Restoration of Toompea's supporting wall completed
In November of this year, restoration work was completed between the Patkuli viewing platform and the Kitseaia park. The restoration work was carried out in two sections, with a total of 200 meters of retaining wall repaired.According to Deputy Mayor Madle Lippus, it is important for the city to preserve its historic urban space. "Toompea's retaining wall is an important urban layer, and its restoration will better highlight and support the preservation of the Old Town's originality," said Lippus. "Next year, the city plans to continue with the restoration of the retaining wall and to restore the Patkuli staircase and the Kohtuotsa viewing platform."
The city started the restoration of the retaining walls covering the natural limestone slopes of Toompea in 2017. Today, most of the walls on Toompark and Nunne Streets have been restored. This year, the retaining wall between the Patkuli stairs and the Kitseaia park and at the Kohtuotsa viewing platform was repaired.
The restoration work cost a total of around €290 000. Vegetation, trees and bushes were removed from the walls, the walls were cleaned, decayed parts of the walls were repaired and jointing was carried out.
According to City District Governor Monika Haukanõmm, nature was increasingly encroaching on Toompea's retaining wall, and renovations were essential. "The last time the Toompea wall was maintained and restored was some twenty years ago, and so you could already see bushes and larger trees growing on the retaining wall. The greenery in the urban space is welcome, but unfortunately the roots of the trees started to crack the retaining wall more and more and it was already in danger of collapsing," said Haukanõmm. "Now, the 19th-century building heritage has been cleaned up and is visible, safe and well-kept for visitors- as befits a UNESCO World Heritage city."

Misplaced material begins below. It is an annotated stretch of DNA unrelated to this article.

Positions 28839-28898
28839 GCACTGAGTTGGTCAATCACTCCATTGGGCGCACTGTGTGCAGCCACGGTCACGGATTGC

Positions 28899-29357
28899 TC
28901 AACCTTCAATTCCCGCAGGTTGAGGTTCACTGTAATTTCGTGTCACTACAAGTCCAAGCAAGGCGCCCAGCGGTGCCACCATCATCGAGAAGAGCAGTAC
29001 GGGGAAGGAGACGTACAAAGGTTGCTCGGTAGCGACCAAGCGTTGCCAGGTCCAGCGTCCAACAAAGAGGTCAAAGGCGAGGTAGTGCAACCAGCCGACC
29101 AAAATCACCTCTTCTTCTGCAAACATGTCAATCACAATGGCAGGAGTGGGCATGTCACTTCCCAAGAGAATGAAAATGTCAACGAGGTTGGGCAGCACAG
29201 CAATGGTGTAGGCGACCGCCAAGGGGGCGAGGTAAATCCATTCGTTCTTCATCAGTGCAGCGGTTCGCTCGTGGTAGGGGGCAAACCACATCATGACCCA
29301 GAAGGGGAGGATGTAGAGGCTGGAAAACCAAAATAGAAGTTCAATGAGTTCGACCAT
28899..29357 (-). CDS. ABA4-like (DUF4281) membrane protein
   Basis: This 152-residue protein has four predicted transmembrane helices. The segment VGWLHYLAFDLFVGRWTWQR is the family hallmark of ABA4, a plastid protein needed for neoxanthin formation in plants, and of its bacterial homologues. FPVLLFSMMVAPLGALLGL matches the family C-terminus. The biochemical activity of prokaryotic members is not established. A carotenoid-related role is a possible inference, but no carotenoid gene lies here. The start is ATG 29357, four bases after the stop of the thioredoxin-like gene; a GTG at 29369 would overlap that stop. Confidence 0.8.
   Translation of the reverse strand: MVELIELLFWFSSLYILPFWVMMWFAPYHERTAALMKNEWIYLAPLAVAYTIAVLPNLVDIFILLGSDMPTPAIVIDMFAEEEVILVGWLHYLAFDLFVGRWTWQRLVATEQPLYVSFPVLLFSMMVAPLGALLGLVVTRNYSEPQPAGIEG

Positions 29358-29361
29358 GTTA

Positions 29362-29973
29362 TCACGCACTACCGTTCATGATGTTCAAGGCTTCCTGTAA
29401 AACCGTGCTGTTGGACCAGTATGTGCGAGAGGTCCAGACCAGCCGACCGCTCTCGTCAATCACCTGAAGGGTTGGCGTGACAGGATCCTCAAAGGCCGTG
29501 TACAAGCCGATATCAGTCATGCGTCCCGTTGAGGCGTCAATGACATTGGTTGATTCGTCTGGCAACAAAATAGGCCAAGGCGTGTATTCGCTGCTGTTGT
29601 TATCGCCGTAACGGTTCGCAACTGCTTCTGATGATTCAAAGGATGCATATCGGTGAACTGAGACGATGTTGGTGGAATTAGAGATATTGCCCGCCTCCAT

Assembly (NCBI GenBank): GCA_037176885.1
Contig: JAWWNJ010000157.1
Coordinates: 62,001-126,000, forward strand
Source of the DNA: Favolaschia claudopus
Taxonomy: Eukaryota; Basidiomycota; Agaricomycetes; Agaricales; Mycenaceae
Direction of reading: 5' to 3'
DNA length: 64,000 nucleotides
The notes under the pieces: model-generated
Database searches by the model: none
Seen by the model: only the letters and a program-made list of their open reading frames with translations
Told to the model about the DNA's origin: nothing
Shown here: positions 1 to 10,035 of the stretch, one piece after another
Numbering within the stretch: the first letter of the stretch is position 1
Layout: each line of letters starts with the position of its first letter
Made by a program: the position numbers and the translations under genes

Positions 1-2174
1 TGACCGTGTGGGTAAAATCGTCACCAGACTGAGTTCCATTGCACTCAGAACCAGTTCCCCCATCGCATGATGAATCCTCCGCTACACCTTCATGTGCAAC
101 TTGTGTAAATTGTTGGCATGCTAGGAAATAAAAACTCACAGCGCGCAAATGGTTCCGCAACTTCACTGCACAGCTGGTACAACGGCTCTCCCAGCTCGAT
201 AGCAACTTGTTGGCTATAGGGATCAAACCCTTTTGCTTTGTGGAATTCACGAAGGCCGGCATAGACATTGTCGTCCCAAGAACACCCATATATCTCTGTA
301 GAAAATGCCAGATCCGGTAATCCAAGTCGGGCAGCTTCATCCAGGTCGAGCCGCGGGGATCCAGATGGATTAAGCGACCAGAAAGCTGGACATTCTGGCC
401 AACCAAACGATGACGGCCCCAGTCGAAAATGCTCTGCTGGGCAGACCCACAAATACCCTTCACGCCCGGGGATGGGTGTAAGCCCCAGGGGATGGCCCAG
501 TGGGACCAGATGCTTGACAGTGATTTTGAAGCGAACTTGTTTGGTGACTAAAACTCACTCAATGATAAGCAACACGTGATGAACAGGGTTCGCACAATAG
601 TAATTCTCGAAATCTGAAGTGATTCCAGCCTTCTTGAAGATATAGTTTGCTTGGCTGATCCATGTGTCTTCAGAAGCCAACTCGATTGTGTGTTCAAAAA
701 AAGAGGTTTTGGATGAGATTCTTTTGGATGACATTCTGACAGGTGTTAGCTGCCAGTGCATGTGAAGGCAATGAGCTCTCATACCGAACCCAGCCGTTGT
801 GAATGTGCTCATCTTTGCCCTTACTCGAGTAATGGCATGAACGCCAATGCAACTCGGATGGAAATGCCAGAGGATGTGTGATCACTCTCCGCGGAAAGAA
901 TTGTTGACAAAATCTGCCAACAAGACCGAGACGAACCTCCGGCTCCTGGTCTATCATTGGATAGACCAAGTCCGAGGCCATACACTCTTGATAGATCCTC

The Toompea wall, in the section bordering the present Toompark, was preserved as a natural cliff until the second half of the 19th century. As the cliff edge was occasionally subject to landslides, which also threatened the buildings based on the wall, the desire to build a retaining wall arose at the turn of the 18th and 19th centuries. However, the construction of a retaining wall on the current Toompark side did not begin before the end of the 19th century. The fortification of Toompea's wall was begun a little earlier, on the cliff above the Pikajala Street and along Nunne Street.
The retaining wall on the Toompark side was built in stages from the 1870s until the early 20th century. The large arches built into it took on the pointed-arched neo-Gothic shape characteristic of the period. In 1903, the Patkuli staircase was built at the top against the vertical slope of the Toompea wall. A serpentine ramp was built at the bottom.
The first major renovation of the retaining walls took place in the second half of the 1950s. Among other things, a connecting staircase was designed and rebuilt next to the Pilsticker Tower. At the same time, the Patkuli staircase was extended downwards. The last part of the Patkuli stairs was completed in the 1970s. Thereafter, the retaining wall was left unmaintained for decades and the footpaths at its foot became overgrown.
Major renovations took place between 1993 and 1999, after which the retaining wall was again left without permanent maintenance until 2017.
Tallinn's Old Town, with its historically complex structure, has been a UNESCO World Heritage Site since 1997. The city's long-term strategy "Tallinn 2035" aims to ensure that Tallinn's protected sanctuaries, towered city wall and fortifications are restored and accessible to the public. Tallinn also promotes academic research on heritage.